I ride a road bike most of the time; narrow tires, bent over handle bars and all. I’ve ridden road bikes for decades. They feel good to me; they feel like what I think a bike should feel like. I can ride them, when I build up to it, for miles, for hours, for, now, most of my life. I like the feel on a bike – the wind in my face and the sweet breath of spring in the air and the rhythm of the pedaling. I like to ride the back roads that wind their way through woods and fields, past lakes and streams, up hills and down. I like all that; it feels natural to me, like breathing, like walking, like life itself.
I got on the bike this week on a day that felt like a day to ride. There have not been a lot of days that felt like days to ride this spring. There were days that I could have ridden, but what was the point? Those days were too cold or too damp or just did not feel like a day to ride. It may sound like whining but no, just fact. I ride because I want to and because it feels right. I don’t ride because it’s good for me or because I “should.” That makes it sound like taking medicine.
I’d like to say that once you get on the bike for the first ride of spring, it’s like you never have been off it for all those months. That’s not true. The bike seat, narrow and designed for a mix of comfort and efficiency, that bike seat feels like a brick; hard, harsh and unforgiving. It feels that way at the start of every year. I know that it was fine a year ago, know that it was comfortable enough then, but it always feels like I’m sitting on a rock the first ride of the season.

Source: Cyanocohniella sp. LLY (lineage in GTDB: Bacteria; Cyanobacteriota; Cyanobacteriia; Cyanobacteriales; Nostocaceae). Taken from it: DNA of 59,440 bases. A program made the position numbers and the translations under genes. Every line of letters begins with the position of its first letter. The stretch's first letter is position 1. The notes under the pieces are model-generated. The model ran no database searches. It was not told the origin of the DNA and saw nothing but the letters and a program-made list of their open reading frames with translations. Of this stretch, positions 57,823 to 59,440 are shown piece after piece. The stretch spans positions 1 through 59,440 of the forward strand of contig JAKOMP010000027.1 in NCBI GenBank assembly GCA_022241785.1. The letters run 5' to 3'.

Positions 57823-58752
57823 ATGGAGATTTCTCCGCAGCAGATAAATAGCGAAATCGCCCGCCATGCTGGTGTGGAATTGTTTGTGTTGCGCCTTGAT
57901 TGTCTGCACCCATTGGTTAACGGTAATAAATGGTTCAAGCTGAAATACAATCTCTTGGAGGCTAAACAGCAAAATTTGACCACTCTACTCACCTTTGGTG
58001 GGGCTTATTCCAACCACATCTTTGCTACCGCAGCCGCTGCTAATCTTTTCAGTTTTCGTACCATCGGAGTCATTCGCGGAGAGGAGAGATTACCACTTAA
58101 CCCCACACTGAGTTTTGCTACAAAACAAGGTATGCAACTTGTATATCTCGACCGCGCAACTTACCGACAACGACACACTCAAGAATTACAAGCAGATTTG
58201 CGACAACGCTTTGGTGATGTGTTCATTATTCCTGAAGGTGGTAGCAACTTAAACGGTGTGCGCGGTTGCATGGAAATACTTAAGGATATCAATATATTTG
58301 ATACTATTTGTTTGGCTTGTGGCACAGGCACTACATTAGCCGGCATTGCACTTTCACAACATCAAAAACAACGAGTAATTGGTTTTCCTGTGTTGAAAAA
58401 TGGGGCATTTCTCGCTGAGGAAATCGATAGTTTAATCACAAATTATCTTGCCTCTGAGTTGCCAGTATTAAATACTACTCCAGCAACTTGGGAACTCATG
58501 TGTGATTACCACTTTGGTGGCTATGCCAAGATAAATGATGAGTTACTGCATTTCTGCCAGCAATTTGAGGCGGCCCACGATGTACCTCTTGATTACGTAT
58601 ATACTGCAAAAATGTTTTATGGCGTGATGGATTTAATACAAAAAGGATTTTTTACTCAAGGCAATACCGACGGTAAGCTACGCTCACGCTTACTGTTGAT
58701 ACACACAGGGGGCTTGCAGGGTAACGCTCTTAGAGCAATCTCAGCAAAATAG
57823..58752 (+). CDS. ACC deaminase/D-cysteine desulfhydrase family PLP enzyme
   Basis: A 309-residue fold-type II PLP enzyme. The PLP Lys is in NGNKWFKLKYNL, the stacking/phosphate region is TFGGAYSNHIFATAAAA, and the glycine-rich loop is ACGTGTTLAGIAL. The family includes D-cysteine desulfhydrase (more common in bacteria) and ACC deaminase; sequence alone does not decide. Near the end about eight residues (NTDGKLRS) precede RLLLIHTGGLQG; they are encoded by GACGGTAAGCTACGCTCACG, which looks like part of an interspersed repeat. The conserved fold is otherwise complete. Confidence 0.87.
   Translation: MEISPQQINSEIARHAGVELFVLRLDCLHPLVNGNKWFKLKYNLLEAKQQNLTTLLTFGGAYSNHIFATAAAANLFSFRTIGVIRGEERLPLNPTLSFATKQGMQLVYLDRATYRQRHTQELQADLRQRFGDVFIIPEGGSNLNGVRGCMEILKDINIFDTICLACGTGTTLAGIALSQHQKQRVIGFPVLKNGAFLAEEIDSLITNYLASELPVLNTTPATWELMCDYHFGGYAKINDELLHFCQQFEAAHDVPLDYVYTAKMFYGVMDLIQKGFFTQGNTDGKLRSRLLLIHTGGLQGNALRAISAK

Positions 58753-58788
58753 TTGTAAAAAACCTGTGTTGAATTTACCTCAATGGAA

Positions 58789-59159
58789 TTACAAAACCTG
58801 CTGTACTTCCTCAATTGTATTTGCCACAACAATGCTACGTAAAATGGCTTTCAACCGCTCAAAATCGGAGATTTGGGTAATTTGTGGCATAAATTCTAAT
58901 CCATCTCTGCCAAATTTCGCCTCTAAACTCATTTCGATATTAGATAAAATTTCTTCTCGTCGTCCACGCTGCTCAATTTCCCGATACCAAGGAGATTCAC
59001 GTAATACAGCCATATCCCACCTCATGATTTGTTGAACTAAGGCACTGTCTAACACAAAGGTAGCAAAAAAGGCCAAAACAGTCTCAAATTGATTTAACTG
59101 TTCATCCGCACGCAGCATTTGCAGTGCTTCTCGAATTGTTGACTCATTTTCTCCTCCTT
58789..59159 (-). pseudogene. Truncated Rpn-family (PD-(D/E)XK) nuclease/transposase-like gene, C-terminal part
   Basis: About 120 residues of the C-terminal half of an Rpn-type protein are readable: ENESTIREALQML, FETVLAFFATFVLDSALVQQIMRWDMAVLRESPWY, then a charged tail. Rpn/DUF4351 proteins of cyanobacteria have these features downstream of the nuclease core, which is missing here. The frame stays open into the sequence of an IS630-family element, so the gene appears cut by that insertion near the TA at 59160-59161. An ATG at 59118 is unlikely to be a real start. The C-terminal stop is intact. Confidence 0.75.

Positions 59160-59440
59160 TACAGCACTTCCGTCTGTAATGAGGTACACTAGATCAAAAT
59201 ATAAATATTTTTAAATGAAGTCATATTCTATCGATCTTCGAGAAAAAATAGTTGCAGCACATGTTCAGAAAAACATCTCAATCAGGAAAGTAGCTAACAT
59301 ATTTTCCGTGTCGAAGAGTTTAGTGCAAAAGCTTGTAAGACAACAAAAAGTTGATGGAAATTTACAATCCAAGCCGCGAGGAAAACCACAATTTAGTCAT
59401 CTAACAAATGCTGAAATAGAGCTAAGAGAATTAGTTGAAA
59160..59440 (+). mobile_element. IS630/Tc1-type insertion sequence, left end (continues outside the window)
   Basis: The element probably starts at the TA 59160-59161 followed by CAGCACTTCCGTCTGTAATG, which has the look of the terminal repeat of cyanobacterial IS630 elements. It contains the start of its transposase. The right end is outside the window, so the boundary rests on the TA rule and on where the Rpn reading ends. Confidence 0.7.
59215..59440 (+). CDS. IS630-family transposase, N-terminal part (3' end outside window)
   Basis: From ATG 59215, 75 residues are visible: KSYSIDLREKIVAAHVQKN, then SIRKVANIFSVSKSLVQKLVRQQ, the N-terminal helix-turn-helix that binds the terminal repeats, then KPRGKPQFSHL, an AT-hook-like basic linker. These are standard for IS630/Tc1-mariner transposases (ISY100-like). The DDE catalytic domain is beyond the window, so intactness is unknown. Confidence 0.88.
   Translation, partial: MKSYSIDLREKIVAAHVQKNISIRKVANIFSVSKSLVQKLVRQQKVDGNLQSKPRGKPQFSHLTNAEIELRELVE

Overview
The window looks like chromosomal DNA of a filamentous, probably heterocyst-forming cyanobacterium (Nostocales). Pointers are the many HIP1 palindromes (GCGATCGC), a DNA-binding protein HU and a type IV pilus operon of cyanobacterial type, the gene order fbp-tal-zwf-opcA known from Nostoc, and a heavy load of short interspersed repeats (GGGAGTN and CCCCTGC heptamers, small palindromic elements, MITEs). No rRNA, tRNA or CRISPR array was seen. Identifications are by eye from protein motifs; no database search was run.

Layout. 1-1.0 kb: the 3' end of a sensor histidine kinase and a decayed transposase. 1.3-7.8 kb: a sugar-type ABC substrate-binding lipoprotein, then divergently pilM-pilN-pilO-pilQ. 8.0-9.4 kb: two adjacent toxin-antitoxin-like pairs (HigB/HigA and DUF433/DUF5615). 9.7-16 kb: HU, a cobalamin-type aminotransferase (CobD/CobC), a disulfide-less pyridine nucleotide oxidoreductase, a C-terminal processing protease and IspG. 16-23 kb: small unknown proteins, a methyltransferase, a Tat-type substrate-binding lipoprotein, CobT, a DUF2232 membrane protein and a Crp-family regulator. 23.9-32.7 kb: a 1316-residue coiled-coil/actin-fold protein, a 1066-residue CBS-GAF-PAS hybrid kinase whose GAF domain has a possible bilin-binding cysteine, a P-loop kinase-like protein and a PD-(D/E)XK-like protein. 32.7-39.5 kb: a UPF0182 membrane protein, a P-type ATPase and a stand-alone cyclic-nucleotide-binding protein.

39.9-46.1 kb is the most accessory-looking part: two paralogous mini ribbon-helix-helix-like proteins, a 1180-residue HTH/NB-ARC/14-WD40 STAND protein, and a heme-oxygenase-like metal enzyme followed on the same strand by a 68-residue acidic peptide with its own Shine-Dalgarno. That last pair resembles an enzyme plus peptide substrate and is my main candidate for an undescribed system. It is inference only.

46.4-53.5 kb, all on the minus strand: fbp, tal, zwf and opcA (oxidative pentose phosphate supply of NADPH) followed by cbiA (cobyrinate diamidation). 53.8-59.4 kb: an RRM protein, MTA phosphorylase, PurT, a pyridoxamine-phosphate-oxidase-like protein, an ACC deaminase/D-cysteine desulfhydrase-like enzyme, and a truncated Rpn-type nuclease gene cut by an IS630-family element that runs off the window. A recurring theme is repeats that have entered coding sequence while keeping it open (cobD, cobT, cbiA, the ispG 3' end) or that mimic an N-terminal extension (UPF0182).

My shoulders ache; my hands feel every bump it the road; my legs feel unused and burdened. I fumble for the gear levers, shift up when I want to shift down, expect an easy gear and find a steep one. I ride on into the spring day, regardless.
I ride roads that are familiar to me and I remember that I usually ride them faster than I am riding now. I use lower gears; I resist the urge to push things. The lesson learned a year ago remains. I’ll rest my knees. I’ll use common sense.
But in the end, I ride. I ride on a day made for being outside. I ride the roads I know, along river, over hills; straining up, coasting down (the downhills feel so free and so much fun!). I ride on a warm day under a high sun. Skies are blue overhead. It is spring and I am on a bicycle and all is well.
I ride for an hour. I feel OK. I don’t push it too hard; my knee feels fine. I ride back into town, cut through Pioneer Park to avoid traffic, pedal past kids on the swings, ride under the big pines then into the neighborhood, down the street and turn into my driveway. The dogs see me from the window and run to the door.
I brake the bike, put my foot down. For the first time in an hour, I get off the bike and stand up. My back is achy and I feel gimpy. I stretch, slowly, then stand and lean on the bike. It’ll get better. This much I know.
Then I let the dogs out and they run crazy wild across the yard, barking at birds and not caring a bit about the bike and the ride, caring only that it’s spring and that the air is full of life and it’s a good day to be outside. Same, when you think about it, as me.
An assortment of outdoor products is available at Mel’s Trading Post in downtown Rhinelander. Call (715) 362-5800. To comment on this story, visit StarJournalNOW.com.